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Splatter Painting



Luca Dall'Olio's actual research has its roots in experiences that goes back to the time when he went to the Brera Academy of Art. But it was not so much the lessons by Aldo Turchiaro or Gottardo Ortelli to leave an unforgettable impression in the work of the young artist, as from one side the impact with the Milanese metropolis and from the other the pure contrast between this urban dimension and his original places. It is not by a chance that his first convincing proofs around the mid-seventies stopped for a while and looked into the complex and contradictory relation between city and countryside inside our tecnologica' civilization. Anyway it was not a question of a reflexion purely of an ideological sign. Dall'Olio didn't really accentuate any regret of naturalistic order even if it was disappearing during the advancing of the urban civilization, nor did he live in a lyric due his relation with the real.

He preferred the simple but significative comparison between different situations, opening inside the canvas a kind of windows that represented the one and the other reality, foreshortening skyscrapers and angles of countryside landscapes. In everything he conformed the color, already dominant in bis ardent lightings and in that kaleidoscopic shiver that reminded certain pointillistic experiences and that put, at that time like today, in vibration the pictorical surface. The interest in nature and the continuous desire to look into reality, led Dall'Olio at the end of the seventies, to visit other worlds, to immerse in different landscapes.

First it was the mediterranean basin with its blinding light and consequent net chromatic contrasts to be explored; then followed trips to Malaya, Japan, Brazil and Singapore.

Widenings of gentle valleys, barriers of exotic vegetation in which the beloved palmtree stands out, atmospheres enchanted by the thousand chromatic lightings, riverloops and angles of sun-skies become the subjects in the works of the Eighties. The pictures grow without any doubt richer in details, preciousness; the signs get thickener and sketch new plots, any precise reference to reality is going off to be replaced by the same magica' suggestions that it provokes.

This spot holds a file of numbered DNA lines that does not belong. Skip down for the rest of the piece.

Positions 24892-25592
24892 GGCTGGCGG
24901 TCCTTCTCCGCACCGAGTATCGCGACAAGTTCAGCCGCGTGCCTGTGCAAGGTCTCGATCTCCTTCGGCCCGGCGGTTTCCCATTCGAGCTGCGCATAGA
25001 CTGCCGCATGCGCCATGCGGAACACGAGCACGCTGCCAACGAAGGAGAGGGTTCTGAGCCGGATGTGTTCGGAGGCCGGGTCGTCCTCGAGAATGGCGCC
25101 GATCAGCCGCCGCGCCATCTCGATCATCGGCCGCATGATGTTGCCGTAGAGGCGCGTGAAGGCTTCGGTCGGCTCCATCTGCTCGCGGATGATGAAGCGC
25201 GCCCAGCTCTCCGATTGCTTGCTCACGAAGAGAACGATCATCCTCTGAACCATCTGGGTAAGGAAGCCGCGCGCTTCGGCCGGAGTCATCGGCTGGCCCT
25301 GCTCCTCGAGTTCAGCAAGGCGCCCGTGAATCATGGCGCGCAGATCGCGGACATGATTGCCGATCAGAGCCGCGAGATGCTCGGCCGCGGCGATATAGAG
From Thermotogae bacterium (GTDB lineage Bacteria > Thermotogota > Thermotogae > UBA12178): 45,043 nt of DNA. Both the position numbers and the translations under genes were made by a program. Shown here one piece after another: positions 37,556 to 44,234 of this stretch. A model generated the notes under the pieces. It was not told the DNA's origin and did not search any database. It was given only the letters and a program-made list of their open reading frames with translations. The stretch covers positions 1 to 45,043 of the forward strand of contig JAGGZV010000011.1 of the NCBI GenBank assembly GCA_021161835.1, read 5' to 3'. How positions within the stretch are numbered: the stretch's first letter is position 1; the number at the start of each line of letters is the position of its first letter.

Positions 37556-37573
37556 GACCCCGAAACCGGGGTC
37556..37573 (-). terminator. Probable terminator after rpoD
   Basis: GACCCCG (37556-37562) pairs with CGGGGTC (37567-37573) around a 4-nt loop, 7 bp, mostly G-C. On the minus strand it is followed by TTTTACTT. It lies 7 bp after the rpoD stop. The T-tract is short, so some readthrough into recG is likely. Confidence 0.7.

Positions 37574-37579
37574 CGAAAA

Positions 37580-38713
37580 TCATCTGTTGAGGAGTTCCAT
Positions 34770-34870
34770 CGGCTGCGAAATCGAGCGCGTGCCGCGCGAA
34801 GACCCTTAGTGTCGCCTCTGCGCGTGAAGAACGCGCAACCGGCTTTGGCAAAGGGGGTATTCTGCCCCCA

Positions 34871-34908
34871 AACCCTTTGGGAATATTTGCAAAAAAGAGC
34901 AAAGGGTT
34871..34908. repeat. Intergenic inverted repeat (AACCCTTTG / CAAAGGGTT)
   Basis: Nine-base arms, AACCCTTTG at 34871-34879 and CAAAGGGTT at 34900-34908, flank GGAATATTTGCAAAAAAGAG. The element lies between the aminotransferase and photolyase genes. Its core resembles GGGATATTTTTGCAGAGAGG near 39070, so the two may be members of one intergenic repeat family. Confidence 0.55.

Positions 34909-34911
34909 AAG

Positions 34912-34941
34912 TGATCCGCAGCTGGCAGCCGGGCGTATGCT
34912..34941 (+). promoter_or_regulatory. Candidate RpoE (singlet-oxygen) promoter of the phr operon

Again the meaning of the canvas appears as a space where diversified moments show up, like "an open window over the world"; but now the thing to be represented is not only the universe of the visible. The pictorical weaving procedes in layers, from the bottom upwards, from the left to the right, like a writing-page, like it was structuring an iconical story taking place on two levels, continuously communicating to each other. Compared with what happens in Gauguin, from whom the Brescian artist also learns the decorative components of the pictorical language that lead him to fiatten the space and speak it out with properly figurai artifices, the trip towards other spaces is an escape from reality, that doesn't only mean a research of a mythic primitivity, but rather an abandonment to the movements and dimensions in dream. Dall'Olio defines himself "an unexhausted traveller", but if his exploration moves from the observation of reality, this will bave a value at the time it is transformed during a descent inside one's own ego. Painting becomes a language of mind. Following the thin thread of remembrance, that confuses and stratifies, the states of mind experienced in front of an uncontaminated nature and the new sensations that their emergence stimulate, the artist projects in the space of the canvas all this sedimentated during his explorations that from having been physical become mental. And from the deepness of the imaginary on the scene burst symbols and archetypes, rests and fragments of atavic scripts, oneiric visions and fragments of reality able to evoke with their dimensions without time and their mediterranean light, fable-landscapes in which once again immerse oneself. On the other hand for Dall'Olio the entire reality appears in continuous "formativity", in which the complex cosmological meaning that this very same term assumes in Klee, although the presence of certain microorganisms, almost cellular figures, seems to remind the late Kandinsky or the "naturalistic" Arp. E very form seems to generate others and these in their turn, allude, suggest, postpone. For this sake the artist persists very much on the broken lines and gives special importance to contours - that binds up even distant realities. Maybe the world under earth, that hidden, the unconscious, the "feeling" of the reality on the surface, of the visible, the natural, like the often recurring figure of the tree, always the symbol of conjunction between sky and earth, between universe of the ultra sensitive and the terrestrial world.



Giuseppe Bonini

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